Literature (from Latin litterae (plural); letter) is the art of written work and can, in some circumstances, refer exclusively to published sources. The word literature literally means "things made from letters" and the pars pro toto term "letters" is sometimes used to signify "literature," as in the figures of speech "arts and letters" and "man of letters." Literature is commonly classified as having two major forms—fiction and non-fiction—and two major techniques—poetry and prose.
Literature may consist of texts based on factual information (journalistic or non-fiction), as well as on original imagination, such as polemical works as well as autobiography, and reflective essays as well as belles-lettres. Literature can be classified according to historical periods, genres, and political influences. The concept of genre, which earlier was limited, has broadened over the centuries. A genre consists of artistic works which fall within a certain central theme, and examples of genre include romance, mystery, crime, fantasy, erotica, and adventure, among others. Important historical periods in English literature include Old English, Middle English, the Renaissance, the 17th Century Shakespearean and Elizabethan times, the 18th Century Restoration, 19th Century Victorian, and 20th Century Modernism. Important political movements that have influenced literature include feminism, post-colonialism, psychoanalysis, post-structuralism, post-modernism, romanticism, and Marxism.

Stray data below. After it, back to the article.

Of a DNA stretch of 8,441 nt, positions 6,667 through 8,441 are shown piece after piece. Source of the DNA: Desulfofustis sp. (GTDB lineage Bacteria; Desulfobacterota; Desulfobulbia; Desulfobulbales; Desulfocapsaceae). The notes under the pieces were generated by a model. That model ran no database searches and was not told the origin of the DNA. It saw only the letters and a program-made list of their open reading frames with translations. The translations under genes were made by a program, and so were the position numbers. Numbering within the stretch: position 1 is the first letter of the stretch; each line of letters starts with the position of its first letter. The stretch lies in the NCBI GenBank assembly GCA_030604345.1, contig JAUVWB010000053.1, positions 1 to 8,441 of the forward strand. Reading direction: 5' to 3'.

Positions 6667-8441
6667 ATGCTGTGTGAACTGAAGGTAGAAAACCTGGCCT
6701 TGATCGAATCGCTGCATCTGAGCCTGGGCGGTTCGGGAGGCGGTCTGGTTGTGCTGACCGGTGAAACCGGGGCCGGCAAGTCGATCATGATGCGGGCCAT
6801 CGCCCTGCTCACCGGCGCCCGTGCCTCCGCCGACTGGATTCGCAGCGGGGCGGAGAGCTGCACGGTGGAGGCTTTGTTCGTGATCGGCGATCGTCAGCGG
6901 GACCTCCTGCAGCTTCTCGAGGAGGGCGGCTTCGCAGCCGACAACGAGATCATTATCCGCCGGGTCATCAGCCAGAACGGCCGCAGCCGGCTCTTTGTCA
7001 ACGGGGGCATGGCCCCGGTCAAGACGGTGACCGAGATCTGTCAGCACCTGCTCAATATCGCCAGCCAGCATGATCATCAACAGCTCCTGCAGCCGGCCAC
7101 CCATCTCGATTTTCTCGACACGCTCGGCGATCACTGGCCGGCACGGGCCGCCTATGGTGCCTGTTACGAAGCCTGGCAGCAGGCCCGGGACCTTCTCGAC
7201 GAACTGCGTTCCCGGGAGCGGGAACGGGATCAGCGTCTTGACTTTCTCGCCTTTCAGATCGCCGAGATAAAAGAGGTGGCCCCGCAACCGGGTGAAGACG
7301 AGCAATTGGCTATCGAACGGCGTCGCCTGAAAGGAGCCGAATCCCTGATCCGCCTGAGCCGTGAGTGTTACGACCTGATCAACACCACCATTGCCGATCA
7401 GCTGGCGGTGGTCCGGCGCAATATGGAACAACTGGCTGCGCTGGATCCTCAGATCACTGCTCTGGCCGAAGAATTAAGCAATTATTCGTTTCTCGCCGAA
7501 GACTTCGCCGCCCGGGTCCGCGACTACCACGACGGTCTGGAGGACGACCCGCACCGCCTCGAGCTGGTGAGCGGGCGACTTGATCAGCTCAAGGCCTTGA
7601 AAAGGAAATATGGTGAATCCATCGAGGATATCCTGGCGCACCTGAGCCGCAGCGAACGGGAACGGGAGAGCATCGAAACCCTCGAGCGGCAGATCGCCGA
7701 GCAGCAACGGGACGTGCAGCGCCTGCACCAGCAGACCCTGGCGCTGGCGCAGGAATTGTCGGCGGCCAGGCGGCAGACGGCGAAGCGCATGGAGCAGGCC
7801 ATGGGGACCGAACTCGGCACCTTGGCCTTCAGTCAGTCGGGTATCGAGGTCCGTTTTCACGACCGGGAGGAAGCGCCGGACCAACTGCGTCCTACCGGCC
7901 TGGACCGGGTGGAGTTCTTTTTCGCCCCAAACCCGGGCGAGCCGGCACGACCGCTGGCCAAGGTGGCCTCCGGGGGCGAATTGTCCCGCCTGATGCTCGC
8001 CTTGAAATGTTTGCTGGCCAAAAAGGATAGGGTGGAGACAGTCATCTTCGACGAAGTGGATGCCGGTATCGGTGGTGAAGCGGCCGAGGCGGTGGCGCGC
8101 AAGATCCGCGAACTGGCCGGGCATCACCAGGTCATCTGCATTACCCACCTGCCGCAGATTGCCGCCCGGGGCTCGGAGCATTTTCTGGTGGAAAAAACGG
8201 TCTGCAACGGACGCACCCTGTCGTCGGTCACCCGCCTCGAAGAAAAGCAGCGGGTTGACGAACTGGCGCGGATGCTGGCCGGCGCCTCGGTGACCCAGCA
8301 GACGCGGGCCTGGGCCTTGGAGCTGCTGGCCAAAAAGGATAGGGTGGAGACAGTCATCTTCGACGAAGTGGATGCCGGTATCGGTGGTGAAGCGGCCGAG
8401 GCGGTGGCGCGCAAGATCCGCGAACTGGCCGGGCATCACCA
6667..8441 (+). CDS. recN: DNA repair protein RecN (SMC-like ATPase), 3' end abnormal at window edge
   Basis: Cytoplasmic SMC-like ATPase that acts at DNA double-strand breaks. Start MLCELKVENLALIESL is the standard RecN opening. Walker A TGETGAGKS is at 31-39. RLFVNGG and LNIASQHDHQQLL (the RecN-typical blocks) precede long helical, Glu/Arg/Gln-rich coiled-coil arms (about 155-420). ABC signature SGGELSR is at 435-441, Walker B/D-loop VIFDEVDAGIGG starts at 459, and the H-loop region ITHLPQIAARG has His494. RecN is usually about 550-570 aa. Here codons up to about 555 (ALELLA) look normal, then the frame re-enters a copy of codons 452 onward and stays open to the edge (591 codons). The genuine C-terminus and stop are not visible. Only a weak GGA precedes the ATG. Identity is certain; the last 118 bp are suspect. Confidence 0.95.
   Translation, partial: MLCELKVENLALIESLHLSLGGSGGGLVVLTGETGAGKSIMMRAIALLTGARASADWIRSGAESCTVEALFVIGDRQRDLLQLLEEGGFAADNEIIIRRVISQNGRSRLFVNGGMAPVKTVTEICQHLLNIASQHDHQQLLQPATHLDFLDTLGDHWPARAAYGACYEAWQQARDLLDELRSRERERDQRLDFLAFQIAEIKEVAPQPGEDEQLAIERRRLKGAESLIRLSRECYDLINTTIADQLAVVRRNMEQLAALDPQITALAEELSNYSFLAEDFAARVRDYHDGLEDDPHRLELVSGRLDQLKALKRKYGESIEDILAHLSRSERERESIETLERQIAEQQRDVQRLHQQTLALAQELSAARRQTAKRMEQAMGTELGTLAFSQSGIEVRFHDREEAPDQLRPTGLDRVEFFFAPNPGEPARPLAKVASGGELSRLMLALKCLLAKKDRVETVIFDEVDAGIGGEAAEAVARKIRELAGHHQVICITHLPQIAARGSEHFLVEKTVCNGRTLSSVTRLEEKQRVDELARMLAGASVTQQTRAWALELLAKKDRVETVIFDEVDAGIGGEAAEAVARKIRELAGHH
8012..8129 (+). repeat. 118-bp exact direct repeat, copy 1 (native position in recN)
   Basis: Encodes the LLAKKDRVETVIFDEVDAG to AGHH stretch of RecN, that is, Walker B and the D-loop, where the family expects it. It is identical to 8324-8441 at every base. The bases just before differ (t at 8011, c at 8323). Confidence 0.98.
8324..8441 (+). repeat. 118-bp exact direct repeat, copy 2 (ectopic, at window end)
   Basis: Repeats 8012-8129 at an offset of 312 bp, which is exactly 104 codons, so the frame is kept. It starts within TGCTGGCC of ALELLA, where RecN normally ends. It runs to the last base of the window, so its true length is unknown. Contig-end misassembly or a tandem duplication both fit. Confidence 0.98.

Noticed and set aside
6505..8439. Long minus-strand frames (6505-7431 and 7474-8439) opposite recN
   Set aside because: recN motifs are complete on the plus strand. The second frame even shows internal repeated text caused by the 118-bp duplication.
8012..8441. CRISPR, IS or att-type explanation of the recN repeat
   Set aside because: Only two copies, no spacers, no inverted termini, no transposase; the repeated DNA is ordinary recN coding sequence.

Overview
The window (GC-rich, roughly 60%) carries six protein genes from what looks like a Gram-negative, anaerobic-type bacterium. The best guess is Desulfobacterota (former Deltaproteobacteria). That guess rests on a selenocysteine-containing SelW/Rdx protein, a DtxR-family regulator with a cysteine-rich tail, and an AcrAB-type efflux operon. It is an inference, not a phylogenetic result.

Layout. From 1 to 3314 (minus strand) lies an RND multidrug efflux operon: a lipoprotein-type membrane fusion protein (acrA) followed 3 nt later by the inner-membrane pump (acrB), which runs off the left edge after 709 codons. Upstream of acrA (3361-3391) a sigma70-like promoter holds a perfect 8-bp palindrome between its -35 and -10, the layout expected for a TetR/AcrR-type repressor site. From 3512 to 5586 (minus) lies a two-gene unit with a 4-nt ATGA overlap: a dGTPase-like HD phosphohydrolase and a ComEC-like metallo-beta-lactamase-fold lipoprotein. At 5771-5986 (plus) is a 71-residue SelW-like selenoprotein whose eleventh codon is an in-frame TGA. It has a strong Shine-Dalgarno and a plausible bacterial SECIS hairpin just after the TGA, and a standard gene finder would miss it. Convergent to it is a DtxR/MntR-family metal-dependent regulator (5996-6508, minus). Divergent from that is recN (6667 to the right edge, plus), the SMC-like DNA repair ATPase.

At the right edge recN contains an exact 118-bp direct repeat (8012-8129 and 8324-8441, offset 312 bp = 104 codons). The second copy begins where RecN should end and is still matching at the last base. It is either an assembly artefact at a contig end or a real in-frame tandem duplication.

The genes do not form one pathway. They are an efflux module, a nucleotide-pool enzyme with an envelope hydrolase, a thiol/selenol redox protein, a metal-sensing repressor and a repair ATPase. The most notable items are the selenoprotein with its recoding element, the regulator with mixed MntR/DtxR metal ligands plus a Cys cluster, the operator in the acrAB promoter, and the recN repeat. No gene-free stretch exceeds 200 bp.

Famous quotes containing the word literature:
“If a nations literature declines, the nation atrophies and decays.”
—Ezra Pound (18851972)
“From the point of view of literature Mr. Kipling is a genius who drops his aspirates. From the point of view of life, he is a reporter who knows vulgarity better than any one has ever known it.”
—Oscar Wilde (18541900)
“The calmest husbands make the stormiest wives.”
—17th-century English proverb, pt. 1, quoted in Isaac dIsraeli, Curiosities of Literature (1834)